The clerk is handing out the report of our steering committee. It's very brief. We met yesterday to consider business after we've finished Bill .
The committee looked at Mr. Scarpallegia's proposal and agreed that we should have two information meetings on the description, history, technology, future developments, and so on, of the oil sands. The intention is to make the meetings largely informational to begin with. Of course, in the fall we will begin with a more complete study.
So I would like you to think about that for a minute. If you agree, we will proceed to get witnesses for the 16th and 18th. They will provide us with information on the subject. We'll do our best to get a wide range of witnesses.
Some hon. members: Agreed.
The Chair: We will proceed and report on Monday's meeting. We have confirmed four speakers, and there's a probability of two others from Manitoba. We will likely have six witnesses and proceed on that basis.
Are there any questions? We're all clear.
We will now welcome our guest and have him tell us about the bill. Welcome.
Mr. Chairman, thank you for welcoming me to the committee to talk about Bill C-469, which I introduced in the House of Commons in October 2007 and the purpose of which is to amend the Canadian Environmental Protection Act.
I am pleased to be here because I come from the riding of Berthier-Maskinongé, where there are approximately 700 lakes and a number of rivers. There are also a lot of recreational and tourist activities. In summer, people swim and take part in other aquatic activities. Last year, in the same riding, five lakes were hit hard by cyanobacteria, as a result of which a number of aquatic activities were compromised.
As you know, this bill proposes a ban on the manufacture, import and sale of laundry and dishwashing detergents containing phosphorus, in order to halt the spread of cyanobacteria, so-called blue algae, which we have experienced in the past few years. The bill we are studying today is in fact the logical extension of the decisions made by your committee.
On June 12, 2007, considering that there was an urgent need to take quick action to combat the spread of blue algae, the member for Rosemont—La Petite-Patrie, on behalf of the Bloc Québécois, tabled and had adopted by your committee, a motion requesting that the government act quickly to amend its regulations to prohibit the use of phosphates in detergents.
Seeing that the government refused to respond favourably to the motion at that time, and still concerned to combat the phenomenon of blue algae, on October 25, 2007, in response to pressure by citizens in my riding and an increase in the phenomenon across Quebec, I introduced Bill C-49 to ban the manufacture and import of detergents containing phosphates within a 180-day time period, as well as the sale of such products within 360 days.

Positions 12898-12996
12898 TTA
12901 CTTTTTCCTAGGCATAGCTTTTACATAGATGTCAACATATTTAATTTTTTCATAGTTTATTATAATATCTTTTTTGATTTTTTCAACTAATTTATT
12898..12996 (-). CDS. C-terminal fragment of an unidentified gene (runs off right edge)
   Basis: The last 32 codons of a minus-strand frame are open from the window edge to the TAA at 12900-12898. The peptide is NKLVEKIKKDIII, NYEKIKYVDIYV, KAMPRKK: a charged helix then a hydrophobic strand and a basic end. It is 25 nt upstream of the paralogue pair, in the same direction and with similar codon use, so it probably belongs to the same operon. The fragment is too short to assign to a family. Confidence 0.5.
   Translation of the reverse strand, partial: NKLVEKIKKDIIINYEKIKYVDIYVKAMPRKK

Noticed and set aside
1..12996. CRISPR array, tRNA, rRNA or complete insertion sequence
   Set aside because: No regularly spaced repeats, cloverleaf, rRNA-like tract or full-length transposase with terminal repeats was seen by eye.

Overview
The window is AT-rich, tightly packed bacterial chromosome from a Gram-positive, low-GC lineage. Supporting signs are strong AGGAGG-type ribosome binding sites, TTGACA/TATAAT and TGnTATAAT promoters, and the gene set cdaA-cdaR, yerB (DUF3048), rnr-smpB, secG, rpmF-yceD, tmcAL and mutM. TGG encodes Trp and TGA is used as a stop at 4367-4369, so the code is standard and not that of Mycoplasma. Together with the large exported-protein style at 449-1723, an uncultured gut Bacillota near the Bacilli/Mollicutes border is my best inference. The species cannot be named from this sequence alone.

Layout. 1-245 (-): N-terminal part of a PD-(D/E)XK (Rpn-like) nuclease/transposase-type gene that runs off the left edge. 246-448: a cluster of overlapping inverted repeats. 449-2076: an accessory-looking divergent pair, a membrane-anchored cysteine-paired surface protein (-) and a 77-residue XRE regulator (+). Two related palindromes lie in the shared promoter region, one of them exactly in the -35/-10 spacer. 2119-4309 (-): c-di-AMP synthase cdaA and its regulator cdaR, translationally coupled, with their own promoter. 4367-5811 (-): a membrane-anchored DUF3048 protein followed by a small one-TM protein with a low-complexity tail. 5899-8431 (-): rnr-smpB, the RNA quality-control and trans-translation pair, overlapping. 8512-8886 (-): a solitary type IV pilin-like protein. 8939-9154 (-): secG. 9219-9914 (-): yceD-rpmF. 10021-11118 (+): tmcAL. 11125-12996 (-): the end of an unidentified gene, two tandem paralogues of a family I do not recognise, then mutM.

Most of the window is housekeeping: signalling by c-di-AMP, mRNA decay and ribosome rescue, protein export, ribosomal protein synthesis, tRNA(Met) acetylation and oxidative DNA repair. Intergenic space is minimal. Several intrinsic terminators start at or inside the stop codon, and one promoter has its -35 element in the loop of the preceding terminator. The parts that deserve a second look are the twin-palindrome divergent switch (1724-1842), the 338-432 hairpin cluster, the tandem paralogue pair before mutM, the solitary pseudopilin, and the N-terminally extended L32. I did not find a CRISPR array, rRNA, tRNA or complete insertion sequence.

Through the bill, we asked the government to act in its own area of jurisdiction. Since Ottawa is responsible for regulating imported products, the federal government has a duty to act in order to have a real impact on manufacturers and to force them to change their practices.
Furthermore, if the ban applies across Canada, no business has any interest in manufacturing, importing or selling detergents containing phosphates.
In the meantime, it should not be forgotten that, on September 25, 2007, the Government of Quebec announced that it intended to introduce a government program to combat blue algae, which would include, in particular, a ban on phosphates in dishwashing detergents. Quebec's environment minister urged the federal government to do the same by amending its regulations to increase the commercial impact of the ban on dishwashing and laundry detergents containing phosphates, and thus to reinforce the legislation Quebec intended to pass and make it more effective.
Lastly, it was not until Bill C-469 was passed on second reading, on February 13, 2008, that the federal government finally presented its plan. On Friday, February 15, the government announced that it would follow in lock step with the governments of Quebec and Manitoba by restricting phosphate concentrations in various detergents.
Consequently, according to the announced plan, the federal government intends to impose a phosphate limit of 0.5% by weight on dishwashing and laundry detergents by 2010.
We have observed that the federal plan is similar to the Quebec plan. However, the government could have been more ambitious, because the ban is not total and, more particularly, will not come into force until 2010, whereas replacement products, as you know, already exist.
I think it is important to repeat that there is an urgent need to act as soon as possible to address this issue, in order to halt the spread of blue algae.
From the outset, we decided to intervene in this matter because we can all see the extent of this spread. The phenomenon is not new, but it has expanded in recent years. Cyanobacteria were detected in 50 lakes in Quebec in 2005. The following year, that number doubled to 107 lakes affected by cyanobacteria. In 2007, more than 200 Quebec lakes were affected by the same phenomenon. So there have been four times as many lakes affected in two years.
There is no indication the phenomenon will decline in 2008. On the contrary, it should increase, hence the importance of acting quickly. The longer we delay implementation of these measures, the faster the situation will deteriorate, and more waterways will be affected.
That is why we are asking that the new regulations apply starting in 2009, particularly since, as I've already mentioned, large quantities of replacement products are already accessible on the market.